BALTIC Artists’ Award started in 2017 and was the first worldwide competition judged only by artists. This year, three critically acclaimed creators each picked one upcoming artist. There is no specific requirements or theme, besides supporting new talent. I really appreciate the BALTIC’s straightforward approach, as it highlighted art that feels personal and relevant, contributing an important perspective on current issues.
The second edition of the competition continues to follow an intersectional approach to art. Both in terms of the recipients: their nationalities, techniques and media, as well as the judges, whose picks nicely correspond to their own work. First, Zanzibar-born Lubaina Himid chose Ingrid Pollard, an artist and photographer from Gujana. Himis is a Turner Prize-winning contemporary painter and cultural activist. She’s known for her BALTIC exhibition ‘Our Kisses are Petals’. Her work generally explores issues around African culture and race. Similarly, Pollard in ‘Seventeen of Sixty Eight’ combines photographs, prints and videos to explore signs of UK’s prevailing racism that are hidden in plain sight. It is a great addition to the current debate that takes place mainly in the US. Her artwork aims to point our attention at standard elements of British public space, such as pub names and signs that still contain racially charged language and imagery.
In modern art, context is everything, because of that most of the [Yang] pieces seemed overwhelming and too bizarre to comprehend, forcing the audiences here to explore more than the familiar, Western reality
Another winner was selected by a South Korean artist Haegue Yang, known for her reinterpretations of household objects. She picked incredibly multidimensional South Korean artist Kang Jungsuck. His winning exhibition ‘GAME II: The Adventures of A Human, A Self-driving Car, and A Lilliputian’ combines filmmaking, sculpture, art installation and even video game design. His main inspiration was everyday living in technologically advanced Seoul. In modern art, context is everything, because of that most of the pieces seemed overwhelming and too bizarre to comprehend, forcing the audiences here to explore more than the familiar, Western reality. With his level of visual skill, he delivered the most impressive and diverse selection of art pieces.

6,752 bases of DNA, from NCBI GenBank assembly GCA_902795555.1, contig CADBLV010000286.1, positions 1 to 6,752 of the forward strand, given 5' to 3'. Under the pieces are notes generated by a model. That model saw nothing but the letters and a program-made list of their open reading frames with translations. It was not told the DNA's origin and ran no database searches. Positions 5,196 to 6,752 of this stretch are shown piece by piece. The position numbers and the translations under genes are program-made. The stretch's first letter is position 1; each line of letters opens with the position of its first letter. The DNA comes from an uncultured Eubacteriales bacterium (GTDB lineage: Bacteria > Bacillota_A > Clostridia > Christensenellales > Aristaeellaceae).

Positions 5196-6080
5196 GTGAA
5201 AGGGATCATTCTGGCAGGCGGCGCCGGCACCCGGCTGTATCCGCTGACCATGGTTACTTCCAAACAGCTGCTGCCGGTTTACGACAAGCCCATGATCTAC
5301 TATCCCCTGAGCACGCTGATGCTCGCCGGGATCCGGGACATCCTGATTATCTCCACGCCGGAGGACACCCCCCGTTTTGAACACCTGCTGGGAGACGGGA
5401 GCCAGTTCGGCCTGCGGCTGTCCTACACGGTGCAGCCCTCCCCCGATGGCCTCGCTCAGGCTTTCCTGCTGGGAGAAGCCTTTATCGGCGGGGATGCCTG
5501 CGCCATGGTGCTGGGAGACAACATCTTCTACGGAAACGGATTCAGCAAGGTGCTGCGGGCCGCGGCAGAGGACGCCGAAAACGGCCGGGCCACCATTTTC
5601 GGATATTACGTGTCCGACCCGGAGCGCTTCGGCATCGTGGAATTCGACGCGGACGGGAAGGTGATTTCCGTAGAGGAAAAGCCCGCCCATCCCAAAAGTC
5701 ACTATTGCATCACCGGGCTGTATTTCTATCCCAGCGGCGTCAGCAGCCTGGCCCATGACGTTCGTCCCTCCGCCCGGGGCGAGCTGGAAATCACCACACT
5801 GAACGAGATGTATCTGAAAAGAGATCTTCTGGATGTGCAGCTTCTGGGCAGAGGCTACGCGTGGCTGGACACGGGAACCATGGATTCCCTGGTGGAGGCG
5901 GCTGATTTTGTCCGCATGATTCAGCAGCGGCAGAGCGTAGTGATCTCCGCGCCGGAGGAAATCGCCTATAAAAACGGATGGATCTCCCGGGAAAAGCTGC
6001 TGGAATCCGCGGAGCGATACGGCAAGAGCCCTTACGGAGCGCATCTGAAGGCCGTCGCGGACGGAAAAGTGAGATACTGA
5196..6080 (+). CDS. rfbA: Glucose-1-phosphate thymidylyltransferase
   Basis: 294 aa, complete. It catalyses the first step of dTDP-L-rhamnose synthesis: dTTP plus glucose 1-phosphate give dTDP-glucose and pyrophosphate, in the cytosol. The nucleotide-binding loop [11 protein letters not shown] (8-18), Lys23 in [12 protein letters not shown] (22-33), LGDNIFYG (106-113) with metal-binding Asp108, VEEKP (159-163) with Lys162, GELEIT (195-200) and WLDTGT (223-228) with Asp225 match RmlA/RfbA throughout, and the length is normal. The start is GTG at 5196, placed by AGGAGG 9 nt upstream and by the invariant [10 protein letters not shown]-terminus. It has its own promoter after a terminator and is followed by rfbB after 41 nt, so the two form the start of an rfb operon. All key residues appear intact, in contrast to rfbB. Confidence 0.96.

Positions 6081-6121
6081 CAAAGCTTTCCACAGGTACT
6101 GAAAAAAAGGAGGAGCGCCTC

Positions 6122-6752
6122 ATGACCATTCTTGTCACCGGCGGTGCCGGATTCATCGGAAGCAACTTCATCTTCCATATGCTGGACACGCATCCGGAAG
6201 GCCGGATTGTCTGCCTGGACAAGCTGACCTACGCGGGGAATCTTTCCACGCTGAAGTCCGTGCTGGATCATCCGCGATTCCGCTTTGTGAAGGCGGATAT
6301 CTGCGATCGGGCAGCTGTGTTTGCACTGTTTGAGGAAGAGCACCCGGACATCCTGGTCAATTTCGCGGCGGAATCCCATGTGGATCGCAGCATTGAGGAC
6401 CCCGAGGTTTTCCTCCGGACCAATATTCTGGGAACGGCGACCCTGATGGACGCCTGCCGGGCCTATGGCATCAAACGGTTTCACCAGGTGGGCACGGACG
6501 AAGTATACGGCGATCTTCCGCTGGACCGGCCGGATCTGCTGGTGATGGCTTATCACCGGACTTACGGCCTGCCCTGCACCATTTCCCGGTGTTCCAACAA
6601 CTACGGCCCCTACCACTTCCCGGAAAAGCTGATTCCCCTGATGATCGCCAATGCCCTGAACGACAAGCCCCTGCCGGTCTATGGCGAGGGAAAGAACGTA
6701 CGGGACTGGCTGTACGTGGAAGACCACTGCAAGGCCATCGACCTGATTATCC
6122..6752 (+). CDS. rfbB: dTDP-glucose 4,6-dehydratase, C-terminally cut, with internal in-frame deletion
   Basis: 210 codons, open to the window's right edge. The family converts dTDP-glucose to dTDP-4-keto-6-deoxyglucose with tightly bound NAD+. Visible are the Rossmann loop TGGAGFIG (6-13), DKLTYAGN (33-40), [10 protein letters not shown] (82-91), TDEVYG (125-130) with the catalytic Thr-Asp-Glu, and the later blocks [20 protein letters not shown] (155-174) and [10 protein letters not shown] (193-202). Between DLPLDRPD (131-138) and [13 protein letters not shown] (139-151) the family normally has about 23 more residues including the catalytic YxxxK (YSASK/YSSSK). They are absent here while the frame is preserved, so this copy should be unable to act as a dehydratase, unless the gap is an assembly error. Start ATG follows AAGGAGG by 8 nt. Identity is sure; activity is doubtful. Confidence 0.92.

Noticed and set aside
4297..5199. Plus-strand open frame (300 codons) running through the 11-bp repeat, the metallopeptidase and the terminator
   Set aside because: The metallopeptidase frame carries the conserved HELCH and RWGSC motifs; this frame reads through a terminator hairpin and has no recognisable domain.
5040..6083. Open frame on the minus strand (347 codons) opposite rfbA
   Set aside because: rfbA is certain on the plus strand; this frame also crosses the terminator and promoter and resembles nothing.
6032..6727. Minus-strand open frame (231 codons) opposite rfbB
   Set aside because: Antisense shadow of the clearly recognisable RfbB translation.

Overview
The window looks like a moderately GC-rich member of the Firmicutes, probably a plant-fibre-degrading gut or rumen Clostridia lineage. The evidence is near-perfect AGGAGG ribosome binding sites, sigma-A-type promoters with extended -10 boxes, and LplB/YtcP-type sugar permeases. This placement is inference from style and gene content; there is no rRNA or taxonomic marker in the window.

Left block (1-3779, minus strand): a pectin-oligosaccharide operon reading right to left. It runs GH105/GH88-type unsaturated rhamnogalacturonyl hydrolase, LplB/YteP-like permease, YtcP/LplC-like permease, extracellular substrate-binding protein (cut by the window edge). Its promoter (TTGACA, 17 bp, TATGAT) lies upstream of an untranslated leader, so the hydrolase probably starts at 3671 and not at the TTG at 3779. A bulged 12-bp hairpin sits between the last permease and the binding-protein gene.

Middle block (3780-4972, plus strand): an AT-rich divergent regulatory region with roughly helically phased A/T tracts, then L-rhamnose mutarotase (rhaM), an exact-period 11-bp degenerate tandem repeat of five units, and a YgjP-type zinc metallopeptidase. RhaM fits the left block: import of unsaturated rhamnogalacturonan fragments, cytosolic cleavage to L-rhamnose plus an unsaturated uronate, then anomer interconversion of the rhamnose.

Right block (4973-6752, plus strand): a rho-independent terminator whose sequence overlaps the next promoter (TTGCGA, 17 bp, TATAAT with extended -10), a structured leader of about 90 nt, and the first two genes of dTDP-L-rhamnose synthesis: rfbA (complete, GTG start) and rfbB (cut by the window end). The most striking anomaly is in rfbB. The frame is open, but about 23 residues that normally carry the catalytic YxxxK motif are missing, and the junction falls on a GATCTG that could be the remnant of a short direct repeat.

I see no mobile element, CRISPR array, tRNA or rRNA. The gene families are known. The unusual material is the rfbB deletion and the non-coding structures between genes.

A crowd favourite seemed to be the work discovered by Michael Rakowitz - an Iraqi American artist best known for his conceptual art, displayed in public places. Interestingly, he picked Aaron Hughes, an American Iraqi veteran, anti-war activist, teacher and artist, who has a more traditional approach. His ‘Poetry Despite/Music Despite (Eternal War Requiem)’ combines classical music with woodblock printing, an old technique originated in Asia, to produce large, black and white prints. His style reminds me of Art Spiegelman – thick, black lines, reminiscent of classic comics, used to present gruesome scenes. He also explores his own as well as shared, inherited trauma, by reflecting on World War I and current ‘Global war on terror’. What's different is the more pronounced surrealist influence, which makes his work more expressive and moving. Another addition is the Persian motifs and symbols, which are incredibly beautiful and intricate.
In all, the three-part exhibition provides a very interesting and diverse art selection. I highly recommend going, even just to experience Hughes work.